CoreLogic v. CollegeNET, Inc.
An intellectual property patent lawsuit filed by CollegeNET in July of 2009 requesting a jury trial against MarketLinkx, Inc. (CoreLogic) and Rapattoni Corporation in the Texas Western District Court was recently brought to a close by Judge Sam Sparks. CoreLogic has been awarded a summary judgment in the suit as the court agrees the patent claims were invalid.
CoreLogic is an information provider, best known in the real estate industry for powering several multiple listing services across the nation. CollegeNET initially alleged that their patent on computer software that sends automatic notifications when newly entered data matches pre-defined search criteria. Judge Sparks sided with CoreLogic’s argument that CollegeNET’s patented system had been disclosed publicly prior to the date of their patent application, which led to a motion for summary judgment, declaring CollegeNET’s patent invalid, terminating the case prior to going to trial.
This isn’t CollegeNET’s first lawsuit
CollegeNET has filed lawsuits against the Princeton Review, ApplicationsOnline, ApplyYourself, and ACN Inc (telecom) for alleged patent infringement and Worldwide Entertainment, CollegenetPortal, The College Network, and AmeriCarriers, for trademark infringement. They have sued Google in dozens of alleged patent and trademark infringement cases in recent years.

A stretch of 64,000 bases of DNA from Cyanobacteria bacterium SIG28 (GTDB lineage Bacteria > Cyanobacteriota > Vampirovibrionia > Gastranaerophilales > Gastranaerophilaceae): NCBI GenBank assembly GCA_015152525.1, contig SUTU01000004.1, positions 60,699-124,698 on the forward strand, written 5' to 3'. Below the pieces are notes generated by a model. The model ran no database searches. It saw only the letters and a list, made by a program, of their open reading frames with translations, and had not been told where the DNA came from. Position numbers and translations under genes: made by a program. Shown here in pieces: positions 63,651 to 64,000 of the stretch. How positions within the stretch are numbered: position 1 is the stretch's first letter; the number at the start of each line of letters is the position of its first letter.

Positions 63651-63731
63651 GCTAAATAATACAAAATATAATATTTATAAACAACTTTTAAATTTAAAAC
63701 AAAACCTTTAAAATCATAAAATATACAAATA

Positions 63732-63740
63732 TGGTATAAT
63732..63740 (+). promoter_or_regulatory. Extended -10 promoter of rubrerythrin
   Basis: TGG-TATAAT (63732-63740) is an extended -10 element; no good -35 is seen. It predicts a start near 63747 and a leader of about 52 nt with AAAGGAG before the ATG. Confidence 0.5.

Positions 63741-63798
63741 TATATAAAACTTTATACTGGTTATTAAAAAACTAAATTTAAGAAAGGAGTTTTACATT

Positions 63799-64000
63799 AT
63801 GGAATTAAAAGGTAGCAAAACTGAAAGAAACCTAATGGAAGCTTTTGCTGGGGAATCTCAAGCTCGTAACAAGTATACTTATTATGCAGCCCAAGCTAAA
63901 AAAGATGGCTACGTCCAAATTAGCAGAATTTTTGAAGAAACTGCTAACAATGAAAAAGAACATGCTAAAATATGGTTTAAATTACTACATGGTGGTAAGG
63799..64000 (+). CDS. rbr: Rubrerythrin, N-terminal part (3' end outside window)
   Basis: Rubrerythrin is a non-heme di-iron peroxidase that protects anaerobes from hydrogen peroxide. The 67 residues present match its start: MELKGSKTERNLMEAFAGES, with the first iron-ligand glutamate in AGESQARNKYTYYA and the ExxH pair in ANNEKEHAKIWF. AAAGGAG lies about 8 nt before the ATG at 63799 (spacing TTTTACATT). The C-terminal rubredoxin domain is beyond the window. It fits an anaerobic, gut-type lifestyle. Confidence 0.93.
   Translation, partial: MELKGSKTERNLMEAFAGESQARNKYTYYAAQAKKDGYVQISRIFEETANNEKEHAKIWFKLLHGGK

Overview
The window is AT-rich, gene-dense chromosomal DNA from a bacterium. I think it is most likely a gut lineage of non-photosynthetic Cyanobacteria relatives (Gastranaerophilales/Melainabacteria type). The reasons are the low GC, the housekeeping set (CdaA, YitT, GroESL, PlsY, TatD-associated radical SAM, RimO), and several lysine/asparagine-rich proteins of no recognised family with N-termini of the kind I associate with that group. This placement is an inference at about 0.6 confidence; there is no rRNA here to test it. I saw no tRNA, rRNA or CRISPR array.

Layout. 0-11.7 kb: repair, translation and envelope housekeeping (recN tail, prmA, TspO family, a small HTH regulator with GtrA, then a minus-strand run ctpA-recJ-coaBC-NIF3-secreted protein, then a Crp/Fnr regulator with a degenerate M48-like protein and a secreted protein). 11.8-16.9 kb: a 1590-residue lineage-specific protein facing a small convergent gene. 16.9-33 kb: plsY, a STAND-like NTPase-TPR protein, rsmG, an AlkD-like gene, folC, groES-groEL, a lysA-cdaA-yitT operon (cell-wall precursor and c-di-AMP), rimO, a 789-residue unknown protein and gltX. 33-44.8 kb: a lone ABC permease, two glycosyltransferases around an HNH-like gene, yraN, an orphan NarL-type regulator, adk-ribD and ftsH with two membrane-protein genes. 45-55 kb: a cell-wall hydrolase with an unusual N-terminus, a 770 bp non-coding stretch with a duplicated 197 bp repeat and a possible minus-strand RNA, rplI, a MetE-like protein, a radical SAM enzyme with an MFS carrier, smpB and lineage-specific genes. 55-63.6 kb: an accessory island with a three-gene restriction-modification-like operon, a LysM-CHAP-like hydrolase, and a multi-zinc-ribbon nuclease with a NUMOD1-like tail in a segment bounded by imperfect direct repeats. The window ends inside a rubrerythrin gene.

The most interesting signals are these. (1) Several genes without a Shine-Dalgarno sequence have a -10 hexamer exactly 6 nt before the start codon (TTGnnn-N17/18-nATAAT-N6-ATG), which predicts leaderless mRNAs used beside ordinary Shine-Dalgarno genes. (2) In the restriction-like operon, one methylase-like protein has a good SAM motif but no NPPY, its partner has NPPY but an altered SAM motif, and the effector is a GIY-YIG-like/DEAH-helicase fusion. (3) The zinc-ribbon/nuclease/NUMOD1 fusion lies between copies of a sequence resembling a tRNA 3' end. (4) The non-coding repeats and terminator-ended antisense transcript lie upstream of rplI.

“Others have tried and failed to invalidate CollegeNET’s patent, but we were confident in the strength of the evidence upon which our prior art argument was based, and the courts agreed with us,” said Ben Graboske, CEO of CoreLogic MarketLinx. “MarketLinx prevailed in large part due to the expert knowledge possessed by our long-tenured and talented team members in addition to our decades-long focus on innovation.”